Counterview Desk Reacting to a Counterview  story , "Rewiring history? Bose, not Gandhi, was real Father of Nation: British PM Attlee 'cited'" (January 26, 2016), an avid reader has forwarded  reaction  in the form of a  link , which carries the article "Did Atlee say Gandhi had minimal role in Independence? #FactCheck", published in the site satyagrahis.in. The satyagraha.in article seeks to debunk the view, reported in the Counterview story, taken by retired army officer GD Bakshi in his book, “Bose: An Indian Samurai”, which claims that Gandhiji had a minimal role to play in India's freedom struggle, and that it was Netaji who played the crucial role. We reproduce the satyagraha.in article here. Text: Nowadays it is said by many MK Gandhi critics that Clement Atlee made a statement in which he said Gandhi has ‘minimal’ role in India's independence and gave credit to naval mutinies and with this statement, they concluded the whole freedom struggle.

BSF should take full responsibility for death of 4 kids in West Bengal: Rights defender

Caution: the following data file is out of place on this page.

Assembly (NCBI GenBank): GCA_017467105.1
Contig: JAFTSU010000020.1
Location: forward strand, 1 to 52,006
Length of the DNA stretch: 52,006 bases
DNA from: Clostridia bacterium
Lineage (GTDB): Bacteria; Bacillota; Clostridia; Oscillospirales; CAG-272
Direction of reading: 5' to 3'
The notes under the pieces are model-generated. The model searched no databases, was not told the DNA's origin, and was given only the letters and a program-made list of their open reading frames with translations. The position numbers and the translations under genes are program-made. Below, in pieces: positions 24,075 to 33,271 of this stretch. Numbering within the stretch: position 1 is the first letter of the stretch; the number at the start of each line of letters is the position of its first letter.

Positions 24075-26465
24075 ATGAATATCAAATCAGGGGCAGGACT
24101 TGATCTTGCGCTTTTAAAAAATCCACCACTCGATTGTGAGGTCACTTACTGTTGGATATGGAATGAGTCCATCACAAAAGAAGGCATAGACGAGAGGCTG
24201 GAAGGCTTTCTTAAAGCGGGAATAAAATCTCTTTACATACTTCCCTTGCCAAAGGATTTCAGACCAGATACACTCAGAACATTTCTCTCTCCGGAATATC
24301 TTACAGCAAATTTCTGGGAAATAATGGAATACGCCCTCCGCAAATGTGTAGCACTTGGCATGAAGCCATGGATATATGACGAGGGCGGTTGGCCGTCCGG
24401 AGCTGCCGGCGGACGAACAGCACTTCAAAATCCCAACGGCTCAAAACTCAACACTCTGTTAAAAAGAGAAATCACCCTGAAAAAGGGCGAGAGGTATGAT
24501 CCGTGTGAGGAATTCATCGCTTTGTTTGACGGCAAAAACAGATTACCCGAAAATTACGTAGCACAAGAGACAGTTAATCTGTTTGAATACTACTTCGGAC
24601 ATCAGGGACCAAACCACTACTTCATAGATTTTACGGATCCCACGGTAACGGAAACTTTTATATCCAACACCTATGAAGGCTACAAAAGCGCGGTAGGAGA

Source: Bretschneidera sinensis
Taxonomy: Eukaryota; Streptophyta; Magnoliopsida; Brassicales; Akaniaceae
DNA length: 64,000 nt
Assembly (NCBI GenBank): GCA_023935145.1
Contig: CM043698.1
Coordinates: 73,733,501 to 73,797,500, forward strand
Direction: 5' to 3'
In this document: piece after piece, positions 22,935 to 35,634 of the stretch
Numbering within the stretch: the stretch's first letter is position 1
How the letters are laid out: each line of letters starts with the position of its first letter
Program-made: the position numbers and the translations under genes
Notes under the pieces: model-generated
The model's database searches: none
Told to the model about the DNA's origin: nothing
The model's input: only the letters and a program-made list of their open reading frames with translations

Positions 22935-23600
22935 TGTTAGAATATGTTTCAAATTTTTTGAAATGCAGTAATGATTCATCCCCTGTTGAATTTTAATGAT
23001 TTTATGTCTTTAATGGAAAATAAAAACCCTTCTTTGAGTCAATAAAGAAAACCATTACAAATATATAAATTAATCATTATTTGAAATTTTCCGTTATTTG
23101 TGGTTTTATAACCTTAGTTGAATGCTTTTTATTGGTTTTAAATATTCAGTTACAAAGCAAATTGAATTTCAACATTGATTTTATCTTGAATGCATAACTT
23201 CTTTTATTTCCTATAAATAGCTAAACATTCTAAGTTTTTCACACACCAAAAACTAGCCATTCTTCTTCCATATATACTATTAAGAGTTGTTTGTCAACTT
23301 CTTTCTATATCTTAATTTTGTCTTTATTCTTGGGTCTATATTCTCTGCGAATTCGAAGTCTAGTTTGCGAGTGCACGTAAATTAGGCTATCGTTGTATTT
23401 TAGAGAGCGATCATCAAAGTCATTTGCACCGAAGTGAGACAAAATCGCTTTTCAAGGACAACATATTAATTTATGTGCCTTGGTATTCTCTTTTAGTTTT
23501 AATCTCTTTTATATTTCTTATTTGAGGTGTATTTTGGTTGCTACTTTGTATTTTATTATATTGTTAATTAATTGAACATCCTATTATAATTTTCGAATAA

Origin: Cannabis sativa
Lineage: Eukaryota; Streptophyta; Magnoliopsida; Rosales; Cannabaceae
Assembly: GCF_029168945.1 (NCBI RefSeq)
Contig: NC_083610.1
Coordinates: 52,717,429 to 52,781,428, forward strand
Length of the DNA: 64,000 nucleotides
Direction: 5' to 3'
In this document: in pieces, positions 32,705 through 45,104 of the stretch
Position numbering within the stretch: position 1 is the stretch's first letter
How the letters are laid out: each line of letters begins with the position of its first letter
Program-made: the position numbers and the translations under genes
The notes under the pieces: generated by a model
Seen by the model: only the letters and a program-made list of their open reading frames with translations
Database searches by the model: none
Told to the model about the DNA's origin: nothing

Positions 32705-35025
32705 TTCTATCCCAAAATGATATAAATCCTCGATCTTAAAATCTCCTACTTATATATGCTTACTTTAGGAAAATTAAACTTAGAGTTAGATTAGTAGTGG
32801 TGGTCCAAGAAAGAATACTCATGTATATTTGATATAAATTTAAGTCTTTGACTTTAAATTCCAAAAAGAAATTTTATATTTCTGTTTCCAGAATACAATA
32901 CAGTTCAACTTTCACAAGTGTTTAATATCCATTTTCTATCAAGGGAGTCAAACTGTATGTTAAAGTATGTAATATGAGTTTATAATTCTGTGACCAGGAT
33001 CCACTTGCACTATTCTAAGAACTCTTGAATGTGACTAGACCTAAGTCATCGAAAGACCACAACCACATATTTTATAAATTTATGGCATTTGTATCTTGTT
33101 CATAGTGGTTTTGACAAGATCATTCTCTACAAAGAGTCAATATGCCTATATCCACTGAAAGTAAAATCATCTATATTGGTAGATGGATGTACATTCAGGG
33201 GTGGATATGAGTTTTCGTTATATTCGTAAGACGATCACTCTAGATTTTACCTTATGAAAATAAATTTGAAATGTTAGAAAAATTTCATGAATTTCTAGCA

By Kirity Roy*  One is deeply disturbed and appalled by the callous trench-digging by BSF in Chetnagachh village under Daspara Gram Panchayat, Chopra, North Dinajpur District, West Bengal that has claimed the lives of four children. Along the entire stretch of Indo-Bangladesh border of West Bengal instead of guarding the actual border delineated by the international border pillars, BSF builds fences and digs trenches well inside the Indian territory, passing through villages and encroaching on private lands, often without due clearance or consent. 

A Hindu alternative to Valentine's Day? 'Shiv-Parvati was first love marriage in Universe'

By Rajiv Shah*   The other day, I was searching on Google a quote on Maha Shivratri which I wanted to send to someone, a confirmed Shiv Bhakt, quite close to me -- with an underlying message to act positively instead of being negative. On top of the search, I chanced upon an article in, imagine!, a Nashik Corporation site which offered me something very unusual.